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Kentucky Senator, Former Governor Accused of Groping, Propositioning Man

"I want to be your friend. And I don't want you to get involved in anything you don't want to be involved with. You hear me? I want to be your friend. But you know what I want, don't you?"

Former Kentucky Governor Julian Carroll, a current state senator representing Frankfort, said that he could help a budding and struggling photographer attend school. The Democrat, who served as Kentucky's governor from 1975 to 1979, met with the man in downtown Frankfort in 2005 and laid out the proposed deal.

The photographer, Jason Geis, recorded the conversation.

"I want to be relieved," Carroll said to Geis in the recording. "Could you do that for me?"

"What do you... How?," Geis asked.

"Jack me off," Carroll said. "Or, you know, to tell you the truth, I'd like to get a blow job but I don't want you to do anything you don't want to do."

Geis began weeping during the conversation and Carroll ultimately gave up and took the man for coffee.

The recording became public over the weekend when Spectrum News Kentucky (formerly CN|2) presented a months-long investigation into the matter:

Relying on previously undisclosed police files, a hidden recording and interviews with Geis and the lawmaker, Pure Politics offers the following eleven month investigation into the allegations and why they were kept quiet for so long.

More recordings and interviews can be seen at Spectrum News.

“We are terribly concerned by the events described in the Pure Politics piece involving Sen. Carroll,”  said Brad Bowman, spokesman for the Kentucky Democratic Party. “While we acknowledge and greatly appreciate Sen. Carroll’s life-long career of public service, we cannot overlook the severity of these allegations and take them seriously.”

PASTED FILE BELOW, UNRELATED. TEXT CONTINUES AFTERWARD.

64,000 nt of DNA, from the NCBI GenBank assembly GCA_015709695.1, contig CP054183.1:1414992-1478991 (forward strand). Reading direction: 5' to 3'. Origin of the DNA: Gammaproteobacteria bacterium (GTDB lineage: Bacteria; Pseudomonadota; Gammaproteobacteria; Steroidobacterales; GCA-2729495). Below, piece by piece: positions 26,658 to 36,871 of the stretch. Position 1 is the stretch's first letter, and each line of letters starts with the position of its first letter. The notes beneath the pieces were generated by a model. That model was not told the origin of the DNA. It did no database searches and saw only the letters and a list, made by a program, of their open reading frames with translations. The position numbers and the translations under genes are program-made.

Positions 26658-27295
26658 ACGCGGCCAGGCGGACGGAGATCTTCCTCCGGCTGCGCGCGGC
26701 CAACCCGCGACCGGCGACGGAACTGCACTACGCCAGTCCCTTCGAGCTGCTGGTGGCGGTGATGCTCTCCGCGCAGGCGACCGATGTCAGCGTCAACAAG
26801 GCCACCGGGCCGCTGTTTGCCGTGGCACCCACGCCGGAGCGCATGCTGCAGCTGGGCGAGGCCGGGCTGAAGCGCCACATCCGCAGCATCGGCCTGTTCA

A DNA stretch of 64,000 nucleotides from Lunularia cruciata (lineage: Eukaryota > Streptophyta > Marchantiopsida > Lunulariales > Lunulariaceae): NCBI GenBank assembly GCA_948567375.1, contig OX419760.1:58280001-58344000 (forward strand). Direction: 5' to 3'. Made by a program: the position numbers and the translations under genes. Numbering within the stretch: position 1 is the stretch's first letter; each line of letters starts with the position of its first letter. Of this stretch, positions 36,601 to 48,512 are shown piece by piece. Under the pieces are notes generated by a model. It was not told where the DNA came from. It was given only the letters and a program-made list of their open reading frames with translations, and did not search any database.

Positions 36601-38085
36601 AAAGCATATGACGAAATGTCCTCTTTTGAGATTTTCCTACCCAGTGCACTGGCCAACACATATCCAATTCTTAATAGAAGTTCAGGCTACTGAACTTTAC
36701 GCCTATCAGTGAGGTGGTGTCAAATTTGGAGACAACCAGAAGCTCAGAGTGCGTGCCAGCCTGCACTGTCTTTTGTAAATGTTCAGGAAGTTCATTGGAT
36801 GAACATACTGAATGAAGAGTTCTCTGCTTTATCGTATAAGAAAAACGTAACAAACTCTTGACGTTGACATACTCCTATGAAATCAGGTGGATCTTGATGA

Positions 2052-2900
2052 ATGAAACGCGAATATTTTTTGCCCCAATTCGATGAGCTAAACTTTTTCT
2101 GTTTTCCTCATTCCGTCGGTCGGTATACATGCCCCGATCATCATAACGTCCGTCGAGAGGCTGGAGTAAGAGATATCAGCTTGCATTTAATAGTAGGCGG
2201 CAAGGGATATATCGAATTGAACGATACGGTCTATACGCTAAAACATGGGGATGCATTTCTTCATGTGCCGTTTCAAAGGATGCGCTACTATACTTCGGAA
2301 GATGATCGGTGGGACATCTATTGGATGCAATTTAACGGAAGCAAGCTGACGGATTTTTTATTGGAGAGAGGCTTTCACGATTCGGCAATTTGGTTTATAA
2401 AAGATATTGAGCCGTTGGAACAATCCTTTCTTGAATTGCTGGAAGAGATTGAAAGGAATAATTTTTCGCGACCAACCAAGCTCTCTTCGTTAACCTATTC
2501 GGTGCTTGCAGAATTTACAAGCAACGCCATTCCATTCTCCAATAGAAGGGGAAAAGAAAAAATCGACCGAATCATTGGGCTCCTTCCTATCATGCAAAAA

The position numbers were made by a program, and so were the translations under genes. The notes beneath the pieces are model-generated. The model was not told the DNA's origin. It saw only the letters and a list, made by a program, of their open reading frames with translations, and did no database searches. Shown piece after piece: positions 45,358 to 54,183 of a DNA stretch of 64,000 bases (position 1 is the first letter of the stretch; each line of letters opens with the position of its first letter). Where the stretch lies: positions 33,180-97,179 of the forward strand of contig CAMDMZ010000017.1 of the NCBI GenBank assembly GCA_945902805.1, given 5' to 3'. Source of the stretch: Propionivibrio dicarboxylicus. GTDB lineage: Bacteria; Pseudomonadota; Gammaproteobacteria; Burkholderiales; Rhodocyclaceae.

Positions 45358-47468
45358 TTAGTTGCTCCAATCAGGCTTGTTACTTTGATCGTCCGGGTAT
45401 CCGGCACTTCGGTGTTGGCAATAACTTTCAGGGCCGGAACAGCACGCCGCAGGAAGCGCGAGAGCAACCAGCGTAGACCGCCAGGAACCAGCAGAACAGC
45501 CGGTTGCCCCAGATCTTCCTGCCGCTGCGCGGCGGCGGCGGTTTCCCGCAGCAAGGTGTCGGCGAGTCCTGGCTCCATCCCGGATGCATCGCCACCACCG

Carroll denies the contents of the recordings.

Last year, Carroll made anti-gay remarks in a profile of Lexington Mayor Jim Gray, who was then the Democratic nominee in the race against Republican U.S. Senator Rand Paul.

“I know my Christian friends don’t approve of it,” he said. “And quite frankly, it’s not a choice I choose to make.” Carroll said that people had tried to explain to him that whether someone is gay is not a choice, and he emphasized that he respects their opinion. But as a Christian, he added, his view was unwavering. “You can choose to ask God to convert you and heal you of that choice,” Carroll said.

The Carroll Chimes Bell Tower, or the clock tower, in Covington's Goebel Park is named for Julian Carroll, who was governor at the time of its dedication in 1979.

Carroll was a state representative from Paducah before rising to lieutenant governor and then governor in the 1970s. He is now a senator from Franklin County.

-Staff report

Top photo: Gov. Julian Carroll speaks in Frankfort (via Kenton Co. Public Library

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